The role of Zakat in the provision of social protection

Child poverty remains an issue of concern in the Middle East and North Africa (MENA) region. Although the region has made significant progress in reducing extreme poverty and improving health, education and child survival rates, progress has been uneven. Higher-income countries have advanced more than lower-middle-income ones, and those impacted by humanitarian conflicts have seen reversals in child well-being indicators.

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Slide presentation of the webinar held on 15 January 2019. Zakat is one of the five pillars of Islam and considered a religious duty for all Muslims above a minimum wealth threshold to help those in need through financial or in-kind contributions. In Muslim-majority countries, it has a long tradition of providing social welfare. Yet, countries vary significantly in the institutionalisation of Zakat and in some contexts, collection and distribution has been channelled through public institutions and are now part of state-provided social protection systems.

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Malaysia has followed a comparatively equitable development path, largely eliminating absolute poverty and greatly reduced ethnic inequality. Income and wealth inequality have gradually declined since the mid-1970s. With the “people economy” at the centre of Malaysia’s ambition to become a high-income country by 2020, the focus is shifting to the challenges of relative poverty and achieving sustainable improvements in individual and societal well-being through inclusive growth.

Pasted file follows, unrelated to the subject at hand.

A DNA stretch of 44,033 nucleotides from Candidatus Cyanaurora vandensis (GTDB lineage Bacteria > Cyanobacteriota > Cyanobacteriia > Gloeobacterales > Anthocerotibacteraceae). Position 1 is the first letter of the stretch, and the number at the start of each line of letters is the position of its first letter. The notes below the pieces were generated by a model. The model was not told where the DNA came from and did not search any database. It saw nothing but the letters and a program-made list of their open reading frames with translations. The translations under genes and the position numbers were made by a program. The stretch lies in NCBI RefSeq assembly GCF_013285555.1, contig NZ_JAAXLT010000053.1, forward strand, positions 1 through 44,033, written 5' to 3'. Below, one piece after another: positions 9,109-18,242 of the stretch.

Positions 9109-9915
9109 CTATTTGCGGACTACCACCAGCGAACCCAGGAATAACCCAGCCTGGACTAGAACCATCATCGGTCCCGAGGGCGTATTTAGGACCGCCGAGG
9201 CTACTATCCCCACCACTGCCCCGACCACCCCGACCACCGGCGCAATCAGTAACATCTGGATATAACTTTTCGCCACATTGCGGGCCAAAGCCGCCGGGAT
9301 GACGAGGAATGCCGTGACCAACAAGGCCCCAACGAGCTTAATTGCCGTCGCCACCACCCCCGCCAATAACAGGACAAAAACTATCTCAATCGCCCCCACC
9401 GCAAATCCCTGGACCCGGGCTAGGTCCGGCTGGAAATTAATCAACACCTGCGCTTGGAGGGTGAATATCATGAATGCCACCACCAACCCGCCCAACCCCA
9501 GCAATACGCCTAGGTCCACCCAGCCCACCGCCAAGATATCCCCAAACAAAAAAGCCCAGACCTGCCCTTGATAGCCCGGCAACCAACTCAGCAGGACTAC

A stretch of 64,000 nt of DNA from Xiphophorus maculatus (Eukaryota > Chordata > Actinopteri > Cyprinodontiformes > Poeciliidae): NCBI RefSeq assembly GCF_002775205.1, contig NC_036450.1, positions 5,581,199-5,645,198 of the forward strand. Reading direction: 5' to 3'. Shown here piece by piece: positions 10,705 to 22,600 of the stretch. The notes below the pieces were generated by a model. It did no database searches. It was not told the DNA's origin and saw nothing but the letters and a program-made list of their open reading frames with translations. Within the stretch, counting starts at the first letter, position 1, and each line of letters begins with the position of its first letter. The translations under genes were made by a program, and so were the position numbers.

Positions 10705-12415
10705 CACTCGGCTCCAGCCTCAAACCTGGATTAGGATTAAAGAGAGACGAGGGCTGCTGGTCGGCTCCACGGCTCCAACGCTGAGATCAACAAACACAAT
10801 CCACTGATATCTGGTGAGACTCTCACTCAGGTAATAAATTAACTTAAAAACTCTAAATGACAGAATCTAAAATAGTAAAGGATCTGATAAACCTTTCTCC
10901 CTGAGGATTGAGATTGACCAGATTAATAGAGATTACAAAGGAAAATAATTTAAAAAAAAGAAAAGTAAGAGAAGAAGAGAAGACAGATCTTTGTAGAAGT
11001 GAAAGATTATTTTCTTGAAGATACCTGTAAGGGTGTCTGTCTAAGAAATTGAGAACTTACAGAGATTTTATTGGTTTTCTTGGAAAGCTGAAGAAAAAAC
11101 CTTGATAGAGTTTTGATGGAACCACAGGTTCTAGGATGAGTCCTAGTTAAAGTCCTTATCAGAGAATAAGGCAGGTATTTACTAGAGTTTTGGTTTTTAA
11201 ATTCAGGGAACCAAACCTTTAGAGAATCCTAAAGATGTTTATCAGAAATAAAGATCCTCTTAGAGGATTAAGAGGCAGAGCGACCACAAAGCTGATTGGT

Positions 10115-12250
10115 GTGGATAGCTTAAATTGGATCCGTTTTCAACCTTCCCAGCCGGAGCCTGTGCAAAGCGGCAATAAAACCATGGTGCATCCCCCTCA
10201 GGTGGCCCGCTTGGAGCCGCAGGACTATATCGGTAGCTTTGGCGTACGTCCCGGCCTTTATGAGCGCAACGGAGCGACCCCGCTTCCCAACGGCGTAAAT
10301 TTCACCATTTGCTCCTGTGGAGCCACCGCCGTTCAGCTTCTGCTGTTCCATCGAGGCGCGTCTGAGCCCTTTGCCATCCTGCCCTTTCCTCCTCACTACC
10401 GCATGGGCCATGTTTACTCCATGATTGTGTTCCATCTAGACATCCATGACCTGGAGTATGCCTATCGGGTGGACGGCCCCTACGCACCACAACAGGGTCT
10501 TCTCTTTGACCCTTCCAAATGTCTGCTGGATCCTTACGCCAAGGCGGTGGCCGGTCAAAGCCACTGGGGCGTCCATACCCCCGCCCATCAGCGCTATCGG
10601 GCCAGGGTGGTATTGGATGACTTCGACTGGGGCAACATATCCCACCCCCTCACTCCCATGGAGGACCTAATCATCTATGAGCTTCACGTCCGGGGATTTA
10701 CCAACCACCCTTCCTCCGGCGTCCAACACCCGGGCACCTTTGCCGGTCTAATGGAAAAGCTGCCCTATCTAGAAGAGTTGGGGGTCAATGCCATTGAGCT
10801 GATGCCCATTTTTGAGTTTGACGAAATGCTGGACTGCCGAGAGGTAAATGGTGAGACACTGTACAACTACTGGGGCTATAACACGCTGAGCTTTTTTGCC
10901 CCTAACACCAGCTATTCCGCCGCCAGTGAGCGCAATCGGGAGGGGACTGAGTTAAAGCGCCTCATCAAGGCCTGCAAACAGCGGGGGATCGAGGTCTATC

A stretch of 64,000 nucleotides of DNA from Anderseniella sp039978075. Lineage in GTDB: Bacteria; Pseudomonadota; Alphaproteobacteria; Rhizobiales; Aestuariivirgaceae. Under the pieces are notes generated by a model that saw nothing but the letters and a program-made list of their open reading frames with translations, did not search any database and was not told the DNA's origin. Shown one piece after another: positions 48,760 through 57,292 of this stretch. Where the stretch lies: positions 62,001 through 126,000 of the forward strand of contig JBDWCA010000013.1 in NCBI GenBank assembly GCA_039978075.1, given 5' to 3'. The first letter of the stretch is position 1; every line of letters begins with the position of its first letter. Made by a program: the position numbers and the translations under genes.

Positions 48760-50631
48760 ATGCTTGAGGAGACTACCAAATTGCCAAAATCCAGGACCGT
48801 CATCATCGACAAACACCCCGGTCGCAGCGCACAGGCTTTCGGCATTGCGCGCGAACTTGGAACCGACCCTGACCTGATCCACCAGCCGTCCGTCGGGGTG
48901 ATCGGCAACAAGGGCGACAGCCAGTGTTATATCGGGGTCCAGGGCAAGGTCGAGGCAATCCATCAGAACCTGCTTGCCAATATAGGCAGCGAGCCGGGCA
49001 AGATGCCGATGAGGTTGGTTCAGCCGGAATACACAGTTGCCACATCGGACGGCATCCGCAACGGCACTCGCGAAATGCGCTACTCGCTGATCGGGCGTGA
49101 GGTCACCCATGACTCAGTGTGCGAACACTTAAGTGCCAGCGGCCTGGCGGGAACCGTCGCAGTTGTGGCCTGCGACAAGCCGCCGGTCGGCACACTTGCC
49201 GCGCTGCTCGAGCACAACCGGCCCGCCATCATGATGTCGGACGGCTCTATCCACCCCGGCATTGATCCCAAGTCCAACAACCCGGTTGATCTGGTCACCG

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Zakat is one of the five pillars of Islam and considered a religious duty for wealthy people to help those in need through financial or in-kind contributions. In Muslim-majority countries, it has a long tradition of being part of the provision of social welfare. Countries vary significantly in the institutionalisation of zakat, ranging from obligatory to voluntary contributions. In some countries, the State supervises the collection and management of funds.

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In many Arab countries affected by armed conflict and occupation, non-State institutions often become front line assistance providers, as statutory provision of social protection and social services breaks down or is limited.

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